From Concept to Consumer: How to turn ideas into money

October 19, 2009 by  
Filed under Books, Featured Articles

Book: From Concept to Consumer: How to turn ideas into money

Author: Phil Baker

This author comes in the been there/done that category. He has actually done what he writes about. Baker is an expert on product and market development and Far East manufacturing. He has had a role in developing products for Apple, Seiko, Polaroid and many others. I won?t spoil it for you; however you will be pleasantly surprised to see what helped to develop. He warns the reader that creating a successful product is more than just coming up with a great idea. If you are working on your idea and do NOT have a huge company behind you, then this is perfect for you.

Baker tells you the basics of what you need on your team: a person in Finance, Engineering, Industrial Design, Marketing and Manufacturing. You cannot create the dream without a team. I like that he just doesn?t tell you to grab 5 other people who don?t think like you do. He explains product development with segments on Concept Design, Pre-production and Product and a few more elements that are needed.

Baker? segment on marketing is a little light and asks you to estimate if you can capture 5% or 30% of the market with a caveat that it takes time to capture a market. You get someone on your team that does marketing, and then they should be able to handle that for you. Baker shares why you should outsource and answers manufacturing questions that left unanswered would sink your entire project. I love that he covers PR for your product. So few business books ever do, unless of course they are about PR.

I recommend this book for the person at home or in his office inventing something new. If you learn from someone who has been successful at it, you can duplicate their success. This book is full of meat and I rate it an L.A. 8!

Product Design For the Inventor and Entrepreneur

Check out this great article by Bruce Ditty!

You had this idea or you’ve had it for quite some time and the reoccurring thoughts drove you nuts! You kept thinking about the benefits of your idea or invention and the problems it solved or the safety it provided or the pleasure it would provide. You’ve mentioned the idea to others and they agreed. They saw the value. You were certain that there was nothing like it around. When you gained some spare time you were going to sketch it out, an invention, a new product. You would put your search engines to work and start researching it. You procrastinated but some day soon you’d get to it! Then one day, you are channel surfing, and BAM! There’s an infomercial with your idea in living color! I’ve been there, as my Dad used to say, “A day late and a dollar short”.

It you are an inventor and entrepreneur, the internet has not made life any easier for you unless you know how to use it!

When it comes to offering products for retail, business recognizes the need for “fast to market”. Big business has streamlined this process but usually has whole departments dedicated to:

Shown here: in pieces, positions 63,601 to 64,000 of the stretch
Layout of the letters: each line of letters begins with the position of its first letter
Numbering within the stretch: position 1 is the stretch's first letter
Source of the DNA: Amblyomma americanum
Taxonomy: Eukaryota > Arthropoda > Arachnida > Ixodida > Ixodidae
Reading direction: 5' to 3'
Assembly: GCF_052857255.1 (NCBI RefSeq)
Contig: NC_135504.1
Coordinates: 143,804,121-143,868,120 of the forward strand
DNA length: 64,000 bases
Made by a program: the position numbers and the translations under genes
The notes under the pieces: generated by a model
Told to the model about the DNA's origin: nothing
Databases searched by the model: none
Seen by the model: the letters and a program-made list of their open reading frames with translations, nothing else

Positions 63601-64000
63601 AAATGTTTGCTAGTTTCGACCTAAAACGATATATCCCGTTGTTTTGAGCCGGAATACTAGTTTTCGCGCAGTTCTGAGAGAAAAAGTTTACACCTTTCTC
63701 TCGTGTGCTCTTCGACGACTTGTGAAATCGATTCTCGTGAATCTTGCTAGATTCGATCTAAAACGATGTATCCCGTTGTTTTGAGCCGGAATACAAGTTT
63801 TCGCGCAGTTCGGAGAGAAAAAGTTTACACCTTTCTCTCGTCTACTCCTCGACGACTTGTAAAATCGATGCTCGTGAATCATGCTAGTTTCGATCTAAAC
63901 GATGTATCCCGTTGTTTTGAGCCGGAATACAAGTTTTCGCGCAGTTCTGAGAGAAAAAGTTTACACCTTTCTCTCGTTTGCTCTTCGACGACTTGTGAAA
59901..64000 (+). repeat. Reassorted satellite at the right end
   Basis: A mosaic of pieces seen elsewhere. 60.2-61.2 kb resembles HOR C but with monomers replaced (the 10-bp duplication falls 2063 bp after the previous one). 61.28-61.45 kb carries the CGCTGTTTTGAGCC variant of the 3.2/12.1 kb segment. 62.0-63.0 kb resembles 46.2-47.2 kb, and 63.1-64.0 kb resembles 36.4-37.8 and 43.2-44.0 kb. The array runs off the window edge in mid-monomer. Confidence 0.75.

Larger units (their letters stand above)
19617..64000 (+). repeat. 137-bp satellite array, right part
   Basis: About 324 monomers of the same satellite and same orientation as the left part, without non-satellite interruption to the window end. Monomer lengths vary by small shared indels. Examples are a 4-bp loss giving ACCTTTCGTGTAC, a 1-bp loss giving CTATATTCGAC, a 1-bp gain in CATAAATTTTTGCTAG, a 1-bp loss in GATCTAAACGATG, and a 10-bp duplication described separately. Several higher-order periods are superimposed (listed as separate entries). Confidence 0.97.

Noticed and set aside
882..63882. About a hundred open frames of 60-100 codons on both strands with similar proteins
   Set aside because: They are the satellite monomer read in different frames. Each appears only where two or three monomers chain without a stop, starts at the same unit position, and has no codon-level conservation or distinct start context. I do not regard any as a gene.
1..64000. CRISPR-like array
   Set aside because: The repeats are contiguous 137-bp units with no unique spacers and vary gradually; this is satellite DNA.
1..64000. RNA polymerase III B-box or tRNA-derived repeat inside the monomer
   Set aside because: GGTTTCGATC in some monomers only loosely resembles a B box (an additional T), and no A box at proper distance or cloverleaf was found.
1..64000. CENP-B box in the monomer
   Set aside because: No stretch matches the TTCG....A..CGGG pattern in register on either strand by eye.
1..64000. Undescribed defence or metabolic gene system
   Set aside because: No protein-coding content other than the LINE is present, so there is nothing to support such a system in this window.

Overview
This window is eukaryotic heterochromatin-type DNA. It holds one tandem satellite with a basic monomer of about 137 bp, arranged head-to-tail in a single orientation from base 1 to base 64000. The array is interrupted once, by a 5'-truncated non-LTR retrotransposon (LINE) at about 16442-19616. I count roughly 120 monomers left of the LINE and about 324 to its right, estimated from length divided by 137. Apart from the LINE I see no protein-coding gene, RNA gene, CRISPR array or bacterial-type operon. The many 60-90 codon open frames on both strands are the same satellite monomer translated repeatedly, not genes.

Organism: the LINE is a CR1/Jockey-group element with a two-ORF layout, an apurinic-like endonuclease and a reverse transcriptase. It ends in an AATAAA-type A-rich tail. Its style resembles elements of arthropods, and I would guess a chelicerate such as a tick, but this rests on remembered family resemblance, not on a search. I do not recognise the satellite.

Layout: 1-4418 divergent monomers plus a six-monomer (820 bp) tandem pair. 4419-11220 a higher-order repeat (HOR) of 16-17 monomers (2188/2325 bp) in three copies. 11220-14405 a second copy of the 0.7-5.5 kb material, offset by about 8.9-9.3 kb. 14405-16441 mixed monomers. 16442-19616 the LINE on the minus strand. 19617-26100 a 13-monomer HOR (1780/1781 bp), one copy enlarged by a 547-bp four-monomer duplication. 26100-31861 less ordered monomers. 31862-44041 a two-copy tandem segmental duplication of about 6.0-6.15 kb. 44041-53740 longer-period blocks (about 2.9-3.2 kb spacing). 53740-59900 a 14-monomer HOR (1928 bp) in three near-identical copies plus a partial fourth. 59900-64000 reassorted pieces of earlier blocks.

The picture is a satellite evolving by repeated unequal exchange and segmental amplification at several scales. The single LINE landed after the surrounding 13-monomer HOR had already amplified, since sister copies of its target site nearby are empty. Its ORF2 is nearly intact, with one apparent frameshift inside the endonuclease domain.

? Product Design
? Product Development
? Legal – Intellectual Property – Patent
? Market Analysis
? Prototype
? Product Testing
? Manufacturing
? Packaging Design
? Sales and Marketing

Large corporations and well established manufacturing companies have budgets and personal to make investments in new intellectual property and product development. But what about the inventor and or entrepreneur that doesn’t work in an industry where these skills exist? And even if you do, your idea is yours. It is something unique that has nothing to do with your employer or you “day job”. If you are a teacher, or an accountant, or a fireman, where do you start, as a lone individual to find the product engineering and design work your invention requires?

The internet has many sites that allow inventors to post projects seeking professionals to work for them at very affordable prices. Some would say down right cheap! But like any service, buyer beware! As an experienced product engineer, I have seen too many products designs that on paper, are pretty to look at, but would be almost impossible to manufacture without expensive special tooling and/or a complete redesign. There is an amazing amount of difference between product design and product design for manufacturing. If the inventor intends on applying for a utility patent, they must also make certain that they have properly documented their invention and that the design professional signs a non-disclosure document before ideas are shared.

This will be the first of several articles that will explain the entire product design process for the non-engineer. Topics covered will be:

1. Product Development and Idea Generation.
2. Idea Protection and Patent Considerations
3. Market Research
4. Product Liability
5. Hiring Design Professionals
6 Design For Manufacturing
7. Materials Selection
8. Prototyping
9. Packaging
10. Manufacturing Costs

Bruce Dittly is a Mechanical Designer and Inventor capable of helping other inventors take their invention idea from dream to reality.